Greg Foletta - Bits and Blobs

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2024-07-11 00:00:03

Most of the posts on this site tend to be long form, a result of me finding it hard to leave stones unturned. This leads to big gaps between posts; in fact the the radio silence over the past nine months is because I’ve had two in draft form and haven’t been able to get them over the line.

As an antidote to this I’ve put together something a little more bite-size. In this post we’re going to crack open a Simple Certificate Enrollment Protocol (SCEP) request. We’ll do this on the command line, using the openssl tool peer underneath the hood, and get a good understanding of some of the structures, and the verification and encryption processes.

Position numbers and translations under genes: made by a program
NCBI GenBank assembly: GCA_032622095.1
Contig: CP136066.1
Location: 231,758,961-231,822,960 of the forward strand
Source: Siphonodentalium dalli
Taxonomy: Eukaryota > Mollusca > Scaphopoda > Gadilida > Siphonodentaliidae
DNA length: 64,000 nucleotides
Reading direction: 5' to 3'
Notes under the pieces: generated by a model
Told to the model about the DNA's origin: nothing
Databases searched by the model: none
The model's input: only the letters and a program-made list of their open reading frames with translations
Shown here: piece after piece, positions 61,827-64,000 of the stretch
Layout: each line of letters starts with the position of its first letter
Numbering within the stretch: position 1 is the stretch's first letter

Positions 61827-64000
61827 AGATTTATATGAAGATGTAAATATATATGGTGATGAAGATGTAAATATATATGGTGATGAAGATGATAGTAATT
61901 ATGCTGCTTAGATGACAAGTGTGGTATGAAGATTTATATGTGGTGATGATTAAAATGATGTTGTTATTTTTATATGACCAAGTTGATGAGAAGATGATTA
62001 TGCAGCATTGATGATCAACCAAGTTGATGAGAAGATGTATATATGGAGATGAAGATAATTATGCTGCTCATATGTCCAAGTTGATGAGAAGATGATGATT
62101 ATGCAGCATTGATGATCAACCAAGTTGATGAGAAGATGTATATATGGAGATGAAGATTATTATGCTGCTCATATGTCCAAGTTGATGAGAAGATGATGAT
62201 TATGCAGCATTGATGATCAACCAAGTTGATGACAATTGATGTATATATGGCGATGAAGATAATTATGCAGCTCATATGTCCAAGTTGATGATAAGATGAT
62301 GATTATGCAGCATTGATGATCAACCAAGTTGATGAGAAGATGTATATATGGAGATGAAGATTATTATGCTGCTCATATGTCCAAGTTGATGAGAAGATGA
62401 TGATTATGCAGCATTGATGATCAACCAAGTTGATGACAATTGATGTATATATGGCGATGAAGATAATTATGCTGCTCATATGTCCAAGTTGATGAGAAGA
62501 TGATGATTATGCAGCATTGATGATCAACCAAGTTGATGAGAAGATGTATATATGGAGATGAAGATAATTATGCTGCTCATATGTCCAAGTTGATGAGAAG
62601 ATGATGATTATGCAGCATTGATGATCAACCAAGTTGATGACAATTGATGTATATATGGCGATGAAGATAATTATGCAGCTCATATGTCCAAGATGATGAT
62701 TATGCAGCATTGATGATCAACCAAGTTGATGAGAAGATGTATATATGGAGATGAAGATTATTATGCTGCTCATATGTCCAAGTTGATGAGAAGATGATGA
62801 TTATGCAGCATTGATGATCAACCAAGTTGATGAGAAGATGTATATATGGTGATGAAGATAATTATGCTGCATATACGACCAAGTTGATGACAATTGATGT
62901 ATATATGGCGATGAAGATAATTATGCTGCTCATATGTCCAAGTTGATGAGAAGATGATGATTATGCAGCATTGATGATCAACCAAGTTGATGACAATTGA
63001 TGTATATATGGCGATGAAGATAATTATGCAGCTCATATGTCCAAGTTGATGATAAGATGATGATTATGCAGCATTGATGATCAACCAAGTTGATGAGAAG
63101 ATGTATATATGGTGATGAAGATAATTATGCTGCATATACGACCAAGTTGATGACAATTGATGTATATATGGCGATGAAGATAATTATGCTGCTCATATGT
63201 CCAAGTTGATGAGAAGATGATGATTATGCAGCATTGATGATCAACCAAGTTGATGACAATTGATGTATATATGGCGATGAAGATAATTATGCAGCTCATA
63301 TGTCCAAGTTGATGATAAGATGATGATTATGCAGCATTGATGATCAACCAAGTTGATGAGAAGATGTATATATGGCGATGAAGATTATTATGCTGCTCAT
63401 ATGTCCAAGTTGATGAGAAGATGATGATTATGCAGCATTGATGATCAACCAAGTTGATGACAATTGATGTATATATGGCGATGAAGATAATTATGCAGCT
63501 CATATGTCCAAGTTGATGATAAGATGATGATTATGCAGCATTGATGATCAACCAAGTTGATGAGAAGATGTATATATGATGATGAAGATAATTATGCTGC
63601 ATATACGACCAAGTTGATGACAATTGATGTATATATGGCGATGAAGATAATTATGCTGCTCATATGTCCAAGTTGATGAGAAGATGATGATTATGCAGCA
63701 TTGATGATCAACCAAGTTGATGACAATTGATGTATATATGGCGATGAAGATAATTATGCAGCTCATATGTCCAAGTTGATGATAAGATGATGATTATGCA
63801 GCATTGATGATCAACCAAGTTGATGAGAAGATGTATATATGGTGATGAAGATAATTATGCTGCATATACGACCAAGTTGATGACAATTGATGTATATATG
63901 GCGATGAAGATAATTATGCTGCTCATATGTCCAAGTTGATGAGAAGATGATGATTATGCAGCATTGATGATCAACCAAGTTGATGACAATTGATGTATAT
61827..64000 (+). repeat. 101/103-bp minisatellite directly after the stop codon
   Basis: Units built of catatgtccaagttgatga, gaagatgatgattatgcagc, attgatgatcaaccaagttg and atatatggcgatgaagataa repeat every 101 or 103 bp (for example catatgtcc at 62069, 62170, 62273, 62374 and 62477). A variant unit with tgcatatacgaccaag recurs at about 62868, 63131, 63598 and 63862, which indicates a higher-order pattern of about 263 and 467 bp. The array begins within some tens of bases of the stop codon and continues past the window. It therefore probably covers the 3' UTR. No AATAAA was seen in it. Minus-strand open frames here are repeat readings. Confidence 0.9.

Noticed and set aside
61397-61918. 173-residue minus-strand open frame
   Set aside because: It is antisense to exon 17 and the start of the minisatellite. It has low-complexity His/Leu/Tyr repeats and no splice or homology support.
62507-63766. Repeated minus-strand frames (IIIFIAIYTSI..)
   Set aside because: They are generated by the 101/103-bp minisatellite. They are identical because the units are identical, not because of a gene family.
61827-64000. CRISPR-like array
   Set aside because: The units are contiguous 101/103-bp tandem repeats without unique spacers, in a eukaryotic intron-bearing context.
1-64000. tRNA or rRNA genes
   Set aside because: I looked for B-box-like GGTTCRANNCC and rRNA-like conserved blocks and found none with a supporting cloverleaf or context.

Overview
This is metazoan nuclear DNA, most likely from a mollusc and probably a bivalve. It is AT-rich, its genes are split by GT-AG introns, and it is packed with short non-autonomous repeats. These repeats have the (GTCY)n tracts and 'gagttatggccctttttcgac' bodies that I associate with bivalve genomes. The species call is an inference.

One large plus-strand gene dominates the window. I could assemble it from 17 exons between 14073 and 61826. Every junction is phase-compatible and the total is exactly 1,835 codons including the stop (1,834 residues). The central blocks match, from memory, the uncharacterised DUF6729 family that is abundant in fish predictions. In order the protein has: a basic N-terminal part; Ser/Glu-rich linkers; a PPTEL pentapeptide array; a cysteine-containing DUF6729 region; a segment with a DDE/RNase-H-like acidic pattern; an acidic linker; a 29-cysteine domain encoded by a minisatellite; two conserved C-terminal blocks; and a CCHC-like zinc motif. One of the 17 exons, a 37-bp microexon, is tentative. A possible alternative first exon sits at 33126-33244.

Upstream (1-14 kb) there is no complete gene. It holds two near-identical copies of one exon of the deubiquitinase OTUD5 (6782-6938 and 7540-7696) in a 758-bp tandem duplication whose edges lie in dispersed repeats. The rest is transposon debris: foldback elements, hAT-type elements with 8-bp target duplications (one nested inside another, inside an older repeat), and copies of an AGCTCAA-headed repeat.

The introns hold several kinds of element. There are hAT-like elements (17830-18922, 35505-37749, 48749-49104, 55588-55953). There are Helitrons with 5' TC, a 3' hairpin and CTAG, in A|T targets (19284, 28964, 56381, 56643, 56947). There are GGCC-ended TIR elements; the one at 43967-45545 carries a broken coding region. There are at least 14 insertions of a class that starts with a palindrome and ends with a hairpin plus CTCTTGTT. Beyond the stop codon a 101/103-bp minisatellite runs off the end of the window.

This SCEP request is actually two requests: the first returns an X509 CA certificate, and the second is the certificate request. We’ll see how the X509 certificate is used later on, but if we focus in on the second one we see the bulk of the request is passed in the message query parameter. I’ve copied the contents of this to a file named scep_message:

This message parameter contins the singing request, wrapped up like an onion (sometimes including the tears), with layer after layer of different encodings and structures. This first message parameter is URI encoded, then base64 encoded, so we decode these store what I’ll call the ‘raw’ SCEP in a file called scep_raw.

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